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FCAA is Saskatchewan’s financial and consumer marketplace regulator.
For information about licensing select from the options below.
Unless exempted by the legislation, any business or salesperson who initiates a sales call by telephone to a consumer’s home or initiates a sales visit to a consumer’s home, is a “direct seller” and must apply for and be granted a direct seller’s license pursuant to The Direct Sellers Act.
Salespersons of a licensed direct seller, unless exempted by legislation, must also be licensed.
For exemptions read the Exemptions from Licensing section.
If required to be licensed it is an offence to operate a direct sellers business or make direct sales calls to a consumer’s home without first obtaining a license.
The Direct Sellers Act:
2 (c) “direct seller” means a person who:
(i) goes from house to house selling or offering for sale, or soliciting orders for the future delivery of, goods or services;
(ii) by telephone offers for sale or solicits orders for the future delivery of goods or services; or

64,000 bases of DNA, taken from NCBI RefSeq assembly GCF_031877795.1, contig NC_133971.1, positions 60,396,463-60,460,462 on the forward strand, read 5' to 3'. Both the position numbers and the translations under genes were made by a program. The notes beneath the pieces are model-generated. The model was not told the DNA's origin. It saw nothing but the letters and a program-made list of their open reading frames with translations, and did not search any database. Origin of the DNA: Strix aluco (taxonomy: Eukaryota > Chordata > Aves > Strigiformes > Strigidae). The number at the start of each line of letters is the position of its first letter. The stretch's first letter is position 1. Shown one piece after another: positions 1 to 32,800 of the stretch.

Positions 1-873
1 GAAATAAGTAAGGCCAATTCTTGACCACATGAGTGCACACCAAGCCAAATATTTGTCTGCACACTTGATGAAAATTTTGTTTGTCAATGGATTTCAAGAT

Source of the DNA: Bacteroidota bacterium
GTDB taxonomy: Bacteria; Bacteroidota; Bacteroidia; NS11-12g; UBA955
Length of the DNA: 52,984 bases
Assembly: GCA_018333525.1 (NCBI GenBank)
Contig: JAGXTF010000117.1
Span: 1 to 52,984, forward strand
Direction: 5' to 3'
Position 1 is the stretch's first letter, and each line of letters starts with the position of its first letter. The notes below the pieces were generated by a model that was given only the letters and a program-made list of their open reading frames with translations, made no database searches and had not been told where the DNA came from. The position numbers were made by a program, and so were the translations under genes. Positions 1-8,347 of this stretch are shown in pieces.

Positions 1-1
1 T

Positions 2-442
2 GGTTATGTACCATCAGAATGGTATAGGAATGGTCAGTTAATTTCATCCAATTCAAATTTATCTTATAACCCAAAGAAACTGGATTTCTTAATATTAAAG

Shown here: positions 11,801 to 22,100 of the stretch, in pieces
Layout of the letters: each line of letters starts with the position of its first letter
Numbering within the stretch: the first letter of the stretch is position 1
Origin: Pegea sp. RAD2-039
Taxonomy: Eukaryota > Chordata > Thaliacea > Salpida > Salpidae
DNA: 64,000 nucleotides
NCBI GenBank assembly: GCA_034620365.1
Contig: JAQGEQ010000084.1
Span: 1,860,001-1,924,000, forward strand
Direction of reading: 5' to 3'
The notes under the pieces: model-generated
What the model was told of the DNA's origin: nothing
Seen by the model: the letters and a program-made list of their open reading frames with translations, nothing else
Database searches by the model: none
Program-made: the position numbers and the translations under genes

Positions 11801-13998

(iii) does both of the things mentioned in subclauses (i) and (ii);
For clarity, a direct sellers’ license is required if the following occur:
A license is required even if the in-home sales calls are made infrequently.
Note, if the consumer makes the first contact with the seller or the salesperson about a specific product or service, that salesperson does not have to be licensed as a “direct seller” as long as the seller or salesperson is simply responding to that specific contact (even if they intend to meet thereafter at the consumer’s home). However, if afterwards the seller contacts the consumer at their home for another or a different item or service and the call or visit on this other item or service was not initiated by the consumer, a license is required.
Calls generated from Internet Searches by a Consumer
Sellers, who make telephone sales calls or door to door sales calls to a consumer’s home from information in a data base generated from internet searches by a consumer, are required to be licensed unless that specific seller has been authorized beforehand by the consumer to call on them at home.